What does privacy actually mean in an age when everything we do is being watched? When data acquisition is a part of our everyday life. Our personal data is constantly at risk of being shared over the internet? As the World Wide Web’s 25th birthday approaches, it seems appropriate to review the progression of digital privacy protection in a bid to foresee what the future has in store for us.
As far as privacy protection is concerned, the internet still has much to learn. Sometimes it feels as though businesses are experimenting with our personal data, either for personalised promotion, targeted advertising, or sketching down a potential new customer profile.
It’s true that consumers benefit from a user experience tailored to their individual needs that also enables new sources of value creation, however, recent findings have shown that internet users often feel as though they have no control over how their personal information is stored and used by third parties. Julia Angwin, a privacy activist who led a ‘Wall Street Journal’ investigation into the software used by companies to target customers, has steadfastly attempted to protect her digital privacy. This, however, requires a commitment most consumers are reluctant to make, not least because it requires them to forego using popular internet services. Even the most privacy-conscious internet users, who are no strangers to secure browsers and burner phones, lack an impregnable privacy solution that encompasses their complete digital footprint. Existing measures, like apps or management solutions like Silent Circle, only protect users’ communications through their smartphone, which is grossly ignorant of today’ s multiscreen digital experience. Companies can use cross-device tracking techniques to access profiling data from multiple sources, further compromising a user’s ability to remain anonymous. Recent advances in deep learning and natural language processing will also make it harder for consumers to protect their conversations from prying ears.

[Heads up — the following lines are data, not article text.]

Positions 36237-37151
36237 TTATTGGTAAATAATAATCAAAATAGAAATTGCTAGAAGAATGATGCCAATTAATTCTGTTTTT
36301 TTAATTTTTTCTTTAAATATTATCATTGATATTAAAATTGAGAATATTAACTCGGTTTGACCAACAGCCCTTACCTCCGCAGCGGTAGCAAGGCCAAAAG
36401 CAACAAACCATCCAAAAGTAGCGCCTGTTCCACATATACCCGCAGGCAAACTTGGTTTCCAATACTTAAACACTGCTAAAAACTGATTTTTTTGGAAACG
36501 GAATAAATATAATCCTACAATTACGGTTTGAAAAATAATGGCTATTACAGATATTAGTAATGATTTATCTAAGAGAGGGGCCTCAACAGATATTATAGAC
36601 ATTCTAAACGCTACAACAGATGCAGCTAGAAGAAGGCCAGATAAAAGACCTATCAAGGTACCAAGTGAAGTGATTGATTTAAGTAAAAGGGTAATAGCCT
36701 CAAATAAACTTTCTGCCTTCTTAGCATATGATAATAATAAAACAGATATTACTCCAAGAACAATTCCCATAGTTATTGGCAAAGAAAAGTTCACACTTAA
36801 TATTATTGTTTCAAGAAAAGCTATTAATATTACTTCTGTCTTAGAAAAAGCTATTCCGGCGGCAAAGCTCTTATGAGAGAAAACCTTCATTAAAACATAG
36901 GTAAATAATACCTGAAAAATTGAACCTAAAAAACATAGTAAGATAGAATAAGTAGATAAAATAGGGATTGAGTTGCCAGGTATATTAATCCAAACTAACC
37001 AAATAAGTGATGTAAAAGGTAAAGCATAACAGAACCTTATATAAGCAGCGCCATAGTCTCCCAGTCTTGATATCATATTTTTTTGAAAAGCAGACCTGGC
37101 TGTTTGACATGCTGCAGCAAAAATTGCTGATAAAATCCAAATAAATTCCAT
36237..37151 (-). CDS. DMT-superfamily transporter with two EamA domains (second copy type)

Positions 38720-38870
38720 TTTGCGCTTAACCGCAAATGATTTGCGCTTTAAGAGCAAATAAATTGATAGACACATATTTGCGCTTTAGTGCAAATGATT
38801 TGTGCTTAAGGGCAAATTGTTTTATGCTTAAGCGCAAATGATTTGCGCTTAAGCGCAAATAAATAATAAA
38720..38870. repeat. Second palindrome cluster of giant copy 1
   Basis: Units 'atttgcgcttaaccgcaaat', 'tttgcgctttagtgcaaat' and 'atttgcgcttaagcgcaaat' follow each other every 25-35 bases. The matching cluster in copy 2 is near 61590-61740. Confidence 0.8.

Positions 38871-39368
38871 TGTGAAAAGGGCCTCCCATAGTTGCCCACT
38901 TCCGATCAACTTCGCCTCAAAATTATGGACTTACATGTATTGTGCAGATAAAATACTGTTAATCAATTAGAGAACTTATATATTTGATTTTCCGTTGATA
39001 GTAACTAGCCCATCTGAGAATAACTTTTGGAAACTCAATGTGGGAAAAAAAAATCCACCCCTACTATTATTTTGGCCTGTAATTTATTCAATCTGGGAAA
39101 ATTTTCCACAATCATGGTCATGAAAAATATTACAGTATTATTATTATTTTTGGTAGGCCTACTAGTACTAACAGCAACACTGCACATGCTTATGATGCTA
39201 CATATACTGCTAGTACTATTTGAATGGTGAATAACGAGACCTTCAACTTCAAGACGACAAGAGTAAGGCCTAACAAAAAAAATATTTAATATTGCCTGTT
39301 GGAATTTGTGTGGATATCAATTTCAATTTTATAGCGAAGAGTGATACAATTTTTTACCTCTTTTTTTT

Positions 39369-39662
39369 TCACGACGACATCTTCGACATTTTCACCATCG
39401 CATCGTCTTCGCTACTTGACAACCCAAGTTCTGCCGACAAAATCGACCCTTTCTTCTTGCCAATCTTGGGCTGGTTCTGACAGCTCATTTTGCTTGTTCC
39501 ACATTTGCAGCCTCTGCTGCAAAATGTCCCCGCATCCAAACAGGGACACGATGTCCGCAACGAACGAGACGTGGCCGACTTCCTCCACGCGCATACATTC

Unfortunately, legislative changes geared towards safeguarding personal data online is likely to take time, owing to a laxity with personal information that would never be acceptable in the offline world, a general lack of awareness surrounding the ways in which it is being used, slow moving regulators, and a tendency amongst consumers to overlook T&Cs protecting malicious developers. Administrations should be forced to publish simplified versions of their T&Cs via apps, just as it is mandatory for medicines to be dispensed with information about side effects, and telecom adverts are obliged to disclose associated fees.
In the wake of several high-profile security breaches of recent years, consumers have awoken to the devastating consequences of sharing their information online. However, it’s not all bad – increased awareness of the ways in which data can be shared and exploited helps to pave the way for a brighter future. Activism amongst consumers for regulations that protect their personal information is more important than ever. As a society, it is our responsibility to shift the focus away from business innovation, and on to consumer rights.